"Dishonored" truck driver beheads niece in public. I need to step outside myself, and be as objective as possible - is this an "Islamic" or "Middle Eastern" problem? Because I haven't heard about this kind of thing happening outside of these two "cultures" - whereever in the world it happens, there always seems to be some kind of "Islamic" or "Middle Eastern" connection. And another thing - it's always the MALE who's doing it, I've never heard of a story where an aunt/mother cut off her son's head because he was dating or had sex. You can tell me I'm wrong in the comments, if you think I'm wrong. That is, you can say it's just a problem of patriarchy, and certain cultures are backward in these areas. I have been thinking along these lines for a while - when women become emancipated, they have fewer children, and so patriarchal cultures are invariably dominant. I haven't read this idea anywhere, but I'm sure it's been discussed.

After more searching... "Honor killing is an Islamic duty" says the Islamic Action Front of Jordan; what is the Islamic view of honor killing?; "honor killing does not exist in Islamic law"; Anakultur "...organizes 8th of March celebrations in the most remote parts of the region [southeast Turkey] during the minimum of 2 hours celebration programme we talk to both to fathers, husbands, brothers and to the local authorities individually. Trying to explain to them that this practice of honour killing has nothing to do with the religion." So while the murderers and their supporters use Islam to justify honor killings, the majority who are horrified by such killings say Islam has nothing to do with it.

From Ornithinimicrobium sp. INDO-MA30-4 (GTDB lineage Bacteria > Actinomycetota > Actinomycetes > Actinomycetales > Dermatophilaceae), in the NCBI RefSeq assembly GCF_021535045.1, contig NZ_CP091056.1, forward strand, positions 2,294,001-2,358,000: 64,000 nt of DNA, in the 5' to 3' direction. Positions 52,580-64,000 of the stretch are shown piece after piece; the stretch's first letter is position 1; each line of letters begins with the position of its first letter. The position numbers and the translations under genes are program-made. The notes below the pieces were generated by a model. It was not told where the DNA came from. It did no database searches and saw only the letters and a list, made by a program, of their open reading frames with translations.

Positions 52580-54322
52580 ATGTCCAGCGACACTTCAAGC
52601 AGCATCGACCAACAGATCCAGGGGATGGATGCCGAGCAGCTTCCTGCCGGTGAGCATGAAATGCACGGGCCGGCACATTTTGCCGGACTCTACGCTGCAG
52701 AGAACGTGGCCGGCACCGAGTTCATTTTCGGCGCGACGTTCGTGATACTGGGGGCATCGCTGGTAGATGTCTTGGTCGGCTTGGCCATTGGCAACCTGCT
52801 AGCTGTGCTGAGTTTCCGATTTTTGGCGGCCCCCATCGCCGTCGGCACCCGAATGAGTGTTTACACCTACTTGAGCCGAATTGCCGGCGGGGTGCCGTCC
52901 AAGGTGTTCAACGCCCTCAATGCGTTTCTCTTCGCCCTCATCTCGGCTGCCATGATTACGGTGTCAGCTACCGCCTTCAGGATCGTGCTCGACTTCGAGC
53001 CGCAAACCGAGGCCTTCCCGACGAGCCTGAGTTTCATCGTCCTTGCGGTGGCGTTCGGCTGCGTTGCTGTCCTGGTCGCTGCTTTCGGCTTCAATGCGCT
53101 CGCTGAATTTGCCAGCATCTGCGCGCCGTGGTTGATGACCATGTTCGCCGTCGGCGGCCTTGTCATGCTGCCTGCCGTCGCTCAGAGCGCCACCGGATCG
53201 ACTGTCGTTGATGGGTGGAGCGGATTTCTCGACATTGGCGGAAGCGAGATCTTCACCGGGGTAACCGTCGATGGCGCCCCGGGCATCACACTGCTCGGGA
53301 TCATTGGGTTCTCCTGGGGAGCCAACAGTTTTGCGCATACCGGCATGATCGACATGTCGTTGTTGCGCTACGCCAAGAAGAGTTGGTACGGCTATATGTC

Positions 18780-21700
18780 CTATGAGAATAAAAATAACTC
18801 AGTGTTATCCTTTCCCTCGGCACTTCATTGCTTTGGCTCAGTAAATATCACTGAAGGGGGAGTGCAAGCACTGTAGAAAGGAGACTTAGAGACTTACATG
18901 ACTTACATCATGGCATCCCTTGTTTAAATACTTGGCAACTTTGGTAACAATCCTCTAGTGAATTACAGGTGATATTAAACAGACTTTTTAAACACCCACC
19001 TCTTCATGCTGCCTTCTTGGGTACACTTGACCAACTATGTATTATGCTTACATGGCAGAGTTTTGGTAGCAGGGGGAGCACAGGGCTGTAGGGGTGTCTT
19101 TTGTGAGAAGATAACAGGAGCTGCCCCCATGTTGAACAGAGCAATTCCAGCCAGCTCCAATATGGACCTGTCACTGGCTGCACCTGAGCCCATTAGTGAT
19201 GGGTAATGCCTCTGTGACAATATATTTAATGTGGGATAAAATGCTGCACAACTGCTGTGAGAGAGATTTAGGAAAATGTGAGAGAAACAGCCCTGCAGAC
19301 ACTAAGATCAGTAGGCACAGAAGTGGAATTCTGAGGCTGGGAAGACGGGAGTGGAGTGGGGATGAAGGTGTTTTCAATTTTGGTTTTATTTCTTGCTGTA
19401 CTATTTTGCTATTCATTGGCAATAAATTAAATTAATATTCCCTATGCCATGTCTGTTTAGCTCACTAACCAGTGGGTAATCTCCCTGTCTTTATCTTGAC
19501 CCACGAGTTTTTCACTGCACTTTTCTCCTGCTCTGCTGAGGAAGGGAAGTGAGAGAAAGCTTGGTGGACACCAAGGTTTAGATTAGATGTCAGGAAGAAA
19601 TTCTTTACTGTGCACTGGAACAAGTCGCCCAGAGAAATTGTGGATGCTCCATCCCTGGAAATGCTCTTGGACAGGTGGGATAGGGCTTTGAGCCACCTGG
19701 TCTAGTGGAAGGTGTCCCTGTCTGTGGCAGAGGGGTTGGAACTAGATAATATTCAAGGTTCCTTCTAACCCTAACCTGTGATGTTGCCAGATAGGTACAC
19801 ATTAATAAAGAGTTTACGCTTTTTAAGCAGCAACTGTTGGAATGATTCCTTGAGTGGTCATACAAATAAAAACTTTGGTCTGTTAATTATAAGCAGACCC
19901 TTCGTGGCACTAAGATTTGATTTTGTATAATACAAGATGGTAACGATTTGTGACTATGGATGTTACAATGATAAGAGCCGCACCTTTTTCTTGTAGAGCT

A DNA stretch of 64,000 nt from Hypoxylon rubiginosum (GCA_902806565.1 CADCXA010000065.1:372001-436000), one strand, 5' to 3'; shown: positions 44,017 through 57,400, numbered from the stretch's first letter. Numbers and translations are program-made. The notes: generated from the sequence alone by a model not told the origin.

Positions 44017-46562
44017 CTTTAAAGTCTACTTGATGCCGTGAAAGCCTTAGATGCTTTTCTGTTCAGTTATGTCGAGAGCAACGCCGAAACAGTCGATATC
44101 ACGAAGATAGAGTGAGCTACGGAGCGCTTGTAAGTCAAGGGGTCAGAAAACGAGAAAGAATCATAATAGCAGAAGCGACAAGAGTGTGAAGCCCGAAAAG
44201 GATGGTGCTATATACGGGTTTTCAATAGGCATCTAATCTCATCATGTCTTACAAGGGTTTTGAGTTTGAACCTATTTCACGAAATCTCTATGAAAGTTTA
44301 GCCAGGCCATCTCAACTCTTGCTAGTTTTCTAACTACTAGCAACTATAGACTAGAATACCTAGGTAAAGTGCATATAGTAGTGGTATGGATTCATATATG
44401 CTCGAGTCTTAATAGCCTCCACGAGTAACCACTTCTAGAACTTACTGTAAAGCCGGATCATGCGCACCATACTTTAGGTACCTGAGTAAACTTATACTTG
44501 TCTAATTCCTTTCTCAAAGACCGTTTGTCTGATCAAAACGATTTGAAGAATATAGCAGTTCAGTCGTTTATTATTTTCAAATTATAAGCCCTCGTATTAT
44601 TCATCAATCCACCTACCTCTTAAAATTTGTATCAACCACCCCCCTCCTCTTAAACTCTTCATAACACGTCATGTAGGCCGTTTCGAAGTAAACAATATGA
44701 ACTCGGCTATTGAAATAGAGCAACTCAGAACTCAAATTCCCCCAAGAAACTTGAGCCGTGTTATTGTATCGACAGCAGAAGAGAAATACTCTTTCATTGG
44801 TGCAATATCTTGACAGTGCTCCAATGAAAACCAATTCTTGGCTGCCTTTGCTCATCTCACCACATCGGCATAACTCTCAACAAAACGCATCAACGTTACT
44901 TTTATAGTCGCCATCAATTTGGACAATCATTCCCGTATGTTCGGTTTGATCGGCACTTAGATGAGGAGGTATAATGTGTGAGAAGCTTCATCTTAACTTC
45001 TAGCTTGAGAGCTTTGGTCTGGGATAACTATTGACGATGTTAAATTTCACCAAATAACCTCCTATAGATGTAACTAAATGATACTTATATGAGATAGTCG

Once, the New York Times interviewed Molla Hassani (an ultra-conservative from Orumiyeh in the NE of Iran) and the journalist noticed that he was obsessed with stoning as a punishment for WOMEN, but never mentioned it once as a punishment for MEN. How can this be? On the one hand, Khamenei condemns honor killings, but on the other hand, this is the land of virginity testing and stoning to death for adultery.